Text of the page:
The best reply to this chestnut is simple but surprising: digestion is something over and above the digestive tract. Your digestion - what you refer to when you say things like "I have a slow digestion" or "my digestion is good today" - is not merely part of your digestive tract. Instead, it is a feature of your digestive tract. It is what philosophers call an abstract entity. A feature of a thing is not identical to the thing. Thus, your digestion is not identical to your digestive tract - for the same reason that the mass of an electron is not the same as an electron, or that the shape of a window is not the same item as the window.
The reason the digestion-digestive tract difference is unlike the mind-brain difference is that nothing interesting follows from the digestion-digestive tract difference. The fact that the digestion is different from the digestive tract doesn't tell us anything new about the nature of digestion or of ourselves. It tells us no more than we already know when we admit that the shape of a window is not identical to the window. It is a near-trivial logical fact.
However, in the case of the mind (which is a feature or set of features of the brain), the difference between mind and brain does imply something interesting. Unlike digestion, the mind is associated in a distinctive way with a large domain of other abstract entities. These other entities are the contents of consciousness, which make up what we think of as our inner world. The fact that we possess this inner, abstract "world" has a drastic bearing on who we are as individuals and as a species. It makes the difference between a conscious observer and a mere nonconscious thing. Once we face the fact that this inner world exists, we realize that minds and selves are not just lumps of matter, even if they are only features of the brain. What is more, we cannot understand the mind without taking the inner world into account. If we ignore the contents of consciousness, we miss what is most essential to the mind.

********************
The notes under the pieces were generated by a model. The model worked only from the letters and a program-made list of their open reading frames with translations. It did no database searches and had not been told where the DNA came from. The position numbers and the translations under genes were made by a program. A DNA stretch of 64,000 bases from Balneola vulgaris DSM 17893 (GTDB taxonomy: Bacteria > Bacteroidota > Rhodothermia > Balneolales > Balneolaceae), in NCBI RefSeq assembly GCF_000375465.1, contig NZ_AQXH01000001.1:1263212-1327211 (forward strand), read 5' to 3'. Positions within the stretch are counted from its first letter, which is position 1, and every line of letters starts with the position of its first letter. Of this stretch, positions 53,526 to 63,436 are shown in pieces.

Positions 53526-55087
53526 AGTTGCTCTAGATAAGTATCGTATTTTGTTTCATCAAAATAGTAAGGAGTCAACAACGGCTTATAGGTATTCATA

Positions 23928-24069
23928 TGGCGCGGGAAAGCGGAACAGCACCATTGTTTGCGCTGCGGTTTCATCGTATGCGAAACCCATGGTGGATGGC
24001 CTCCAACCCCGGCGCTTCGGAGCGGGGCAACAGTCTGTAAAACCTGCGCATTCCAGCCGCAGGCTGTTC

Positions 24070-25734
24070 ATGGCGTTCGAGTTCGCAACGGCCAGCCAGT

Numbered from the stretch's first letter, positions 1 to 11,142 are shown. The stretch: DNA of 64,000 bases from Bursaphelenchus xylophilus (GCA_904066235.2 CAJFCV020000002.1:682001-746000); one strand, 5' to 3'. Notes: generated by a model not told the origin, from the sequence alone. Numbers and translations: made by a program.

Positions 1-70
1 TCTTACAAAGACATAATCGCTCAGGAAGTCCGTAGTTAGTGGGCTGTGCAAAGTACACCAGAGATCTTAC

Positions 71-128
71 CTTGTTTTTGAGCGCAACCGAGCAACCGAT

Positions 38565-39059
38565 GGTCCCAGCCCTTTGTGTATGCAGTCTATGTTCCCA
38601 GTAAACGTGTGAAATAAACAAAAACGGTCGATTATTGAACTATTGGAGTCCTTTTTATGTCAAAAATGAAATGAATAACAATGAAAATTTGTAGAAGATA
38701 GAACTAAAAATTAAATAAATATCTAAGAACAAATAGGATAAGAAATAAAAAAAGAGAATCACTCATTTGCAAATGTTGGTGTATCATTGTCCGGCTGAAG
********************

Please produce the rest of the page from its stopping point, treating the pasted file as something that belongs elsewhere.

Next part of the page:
With digestion it is different. Once we know the physical mechanisms of digestion, there is essentially nothing left to understand about the nature of digestion. Even if we admit that digestion is something distinct from the digestive tract, this fact doesn't help us understand digestion. We learn no more that way than we already knew when we realized that the mass of an electron is not an electron, or the color of a stone is not the same as the stone. The distinctness of digestion from digestive tract is, as I have said, a near-trivial logical fact. However, if we don't pay attention to the complex abstract features of the brain (specifically mental contents), then we don't really have any idea of what a mind is. We miss the important aspects of the mind.
This, in brief, is why the old analogy between digestion and mind fails.
The same argument works against any analogy that says "Why should I think my mind is distinct from my brain, when my [fill in name of body function] isn't distinct from my [fill in name of organ]?" The analogy fails for the same reasons.
posted at: 23:04 | path: /mind | persistent link to this entry